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SLOVAKIA TO USE 1.37 MILLION TONNES OF FOREST BIOMASS A YEAR FOR ENERGY PURPOSES BY 2010

An energy source of the past and future

THE SLOVAK government wants to support the production of energy from forest biomass. The state considers biomass to be cheaper and more environmentally friendly than energy sources currently used.
The Economy and Agriculture Ministries, which have prepared the proposal on the possibility of using forest biomass for energy purposes, also emphasize that the current exploitation of fossil fuels is increasing, which negatively influences the environment.

THE SLOVAK government wants to support the production of energy from forest biomass. The state considers biomass to be cheaper and more environmentally friendly than energy sources currently used.

The Economy and Agriculture Ministries, which have prepared the proposal on the possibility of using forest biomass for energy purposes, also emphasize that the current exploitation of fossil fuels is increasing, which negatively influences the environment.

Ivan Burčík, external expert of the environmental NGO Ľudia a voda (People and Water), said: "The advantages of energy production from forest biomass are unquestionable. The price of acquiring energy out of wood is only a half of that of natural gas."

Forest biomass, produced from trees, has an irreplaceable role in the decreasing of greenhouse gases, of which the most significant is carbon dioxide. When growing, trees remove this compound from the atmosphere.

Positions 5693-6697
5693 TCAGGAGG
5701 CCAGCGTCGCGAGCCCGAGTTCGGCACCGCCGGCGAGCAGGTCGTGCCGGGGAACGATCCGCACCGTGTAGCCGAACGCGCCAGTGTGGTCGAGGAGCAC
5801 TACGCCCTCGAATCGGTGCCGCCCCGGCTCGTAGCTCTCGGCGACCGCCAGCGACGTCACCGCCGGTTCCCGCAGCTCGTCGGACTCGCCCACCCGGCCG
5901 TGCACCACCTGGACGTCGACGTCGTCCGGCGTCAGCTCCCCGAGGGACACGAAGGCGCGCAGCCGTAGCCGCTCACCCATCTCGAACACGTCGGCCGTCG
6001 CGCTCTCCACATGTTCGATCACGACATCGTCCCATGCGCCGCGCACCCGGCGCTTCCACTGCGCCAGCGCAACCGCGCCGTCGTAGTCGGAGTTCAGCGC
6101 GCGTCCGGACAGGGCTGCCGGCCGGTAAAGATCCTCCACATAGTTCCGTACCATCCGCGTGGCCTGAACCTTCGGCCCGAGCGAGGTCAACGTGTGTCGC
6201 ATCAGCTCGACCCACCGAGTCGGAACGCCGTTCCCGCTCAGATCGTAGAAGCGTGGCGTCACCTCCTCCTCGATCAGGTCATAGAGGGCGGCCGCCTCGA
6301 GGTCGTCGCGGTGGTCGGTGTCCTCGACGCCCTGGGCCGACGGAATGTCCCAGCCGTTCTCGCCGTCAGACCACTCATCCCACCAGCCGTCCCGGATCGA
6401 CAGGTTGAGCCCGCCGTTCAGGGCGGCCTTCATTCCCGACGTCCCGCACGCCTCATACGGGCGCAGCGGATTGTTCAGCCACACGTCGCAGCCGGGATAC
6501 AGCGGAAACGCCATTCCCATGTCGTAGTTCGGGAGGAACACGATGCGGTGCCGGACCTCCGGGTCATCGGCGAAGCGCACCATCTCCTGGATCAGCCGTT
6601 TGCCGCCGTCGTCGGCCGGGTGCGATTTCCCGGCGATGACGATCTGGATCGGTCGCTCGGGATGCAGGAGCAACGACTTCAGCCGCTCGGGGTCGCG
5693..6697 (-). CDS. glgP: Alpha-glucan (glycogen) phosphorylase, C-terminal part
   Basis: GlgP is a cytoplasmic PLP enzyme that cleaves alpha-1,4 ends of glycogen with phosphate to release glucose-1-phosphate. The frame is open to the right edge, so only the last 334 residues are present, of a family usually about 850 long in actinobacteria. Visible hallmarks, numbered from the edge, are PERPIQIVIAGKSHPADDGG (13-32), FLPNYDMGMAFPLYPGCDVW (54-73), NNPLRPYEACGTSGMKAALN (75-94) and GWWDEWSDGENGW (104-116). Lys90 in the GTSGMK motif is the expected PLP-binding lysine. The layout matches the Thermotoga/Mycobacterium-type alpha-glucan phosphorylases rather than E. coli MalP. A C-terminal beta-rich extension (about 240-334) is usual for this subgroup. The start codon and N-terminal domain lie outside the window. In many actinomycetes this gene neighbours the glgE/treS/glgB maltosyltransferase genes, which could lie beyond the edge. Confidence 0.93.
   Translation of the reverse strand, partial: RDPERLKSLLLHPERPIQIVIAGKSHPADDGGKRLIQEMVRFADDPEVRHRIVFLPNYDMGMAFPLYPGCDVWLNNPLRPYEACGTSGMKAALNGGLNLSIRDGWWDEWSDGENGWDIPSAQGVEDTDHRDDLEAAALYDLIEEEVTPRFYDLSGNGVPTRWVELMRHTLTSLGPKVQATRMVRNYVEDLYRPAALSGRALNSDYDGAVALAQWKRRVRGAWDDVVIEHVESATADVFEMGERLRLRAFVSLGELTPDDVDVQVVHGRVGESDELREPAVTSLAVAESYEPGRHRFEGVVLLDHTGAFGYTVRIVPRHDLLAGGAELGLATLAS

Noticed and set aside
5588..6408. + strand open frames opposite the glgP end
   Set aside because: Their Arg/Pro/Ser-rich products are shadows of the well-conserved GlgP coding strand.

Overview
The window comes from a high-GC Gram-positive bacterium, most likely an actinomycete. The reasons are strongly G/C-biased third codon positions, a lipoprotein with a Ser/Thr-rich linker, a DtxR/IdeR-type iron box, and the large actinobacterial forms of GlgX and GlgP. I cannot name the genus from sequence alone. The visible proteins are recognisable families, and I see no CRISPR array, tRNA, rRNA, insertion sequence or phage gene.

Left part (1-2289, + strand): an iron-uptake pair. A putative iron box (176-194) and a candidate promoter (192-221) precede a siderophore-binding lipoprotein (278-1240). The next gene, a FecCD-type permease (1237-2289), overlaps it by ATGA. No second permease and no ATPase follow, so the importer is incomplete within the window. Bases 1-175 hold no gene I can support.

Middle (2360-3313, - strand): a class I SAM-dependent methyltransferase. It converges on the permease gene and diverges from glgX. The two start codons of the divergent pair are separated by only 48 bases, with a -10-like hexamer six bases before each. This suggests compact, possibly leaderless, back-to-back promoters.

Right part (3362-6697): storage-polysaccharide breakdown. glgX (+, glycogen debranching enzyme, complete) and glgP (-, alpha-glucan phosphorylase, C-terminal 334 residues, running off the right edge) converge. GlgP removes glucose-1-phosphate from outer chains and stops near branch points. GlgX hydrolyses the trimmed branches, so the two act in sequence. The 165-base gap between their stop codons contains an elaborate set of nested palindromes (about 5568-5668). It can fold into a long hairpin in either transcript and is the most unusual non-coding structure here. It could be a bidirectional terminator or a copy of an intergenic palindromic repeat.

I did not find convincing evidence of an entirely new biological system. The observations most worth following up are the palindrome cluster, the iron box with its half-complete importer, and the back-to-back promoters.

"Using forest biomass for energy purposes has a neutral environmental impact. Green trees consume carbon dioxide, which they again release when they are incinerated as biomass," explained Burčík.

According to the government, Slovakia has favourable conditions for producing forest biomass energy.

"You can use almost any form of wooden materials as forest biomass for energy purposes. It can be wooden waste from, for example, the furniture industry, or it can be wood from trees raised specifically for energy purposes. There are plenty of fast-growing trees," Burčík said.

Forests in the Slovak Republic cover an area of more than 2 million hectares, which represents about 43 percent of the country's territory. Since 1970, wood reserves have been gradually growing. Today the reserves reach 432 million cubic metres. The year-on-year increase of wood reserves in 2002 was 7.6 million cubic metres.

The annual volume of wood waste from forestry that could be used as biomass is 750 thousand tonnes. The government also plans to widen the reserves by planting "energy forests", mainly of fast growing poplars and sallows, over an area of approximately 45.5 thousand hectares.

"The overall annual potential of Slovakia for the production of forest biomass convenient for energy usage will reach approximately 1.37 million tonnes by 2010," says the project proposal, on which the government is about to decide.

The Slovak government also sees possibilities in the wood industry, which produces 1.41 million tonnes of wooden waste a year with an overall energy value of 17,570 terra joules.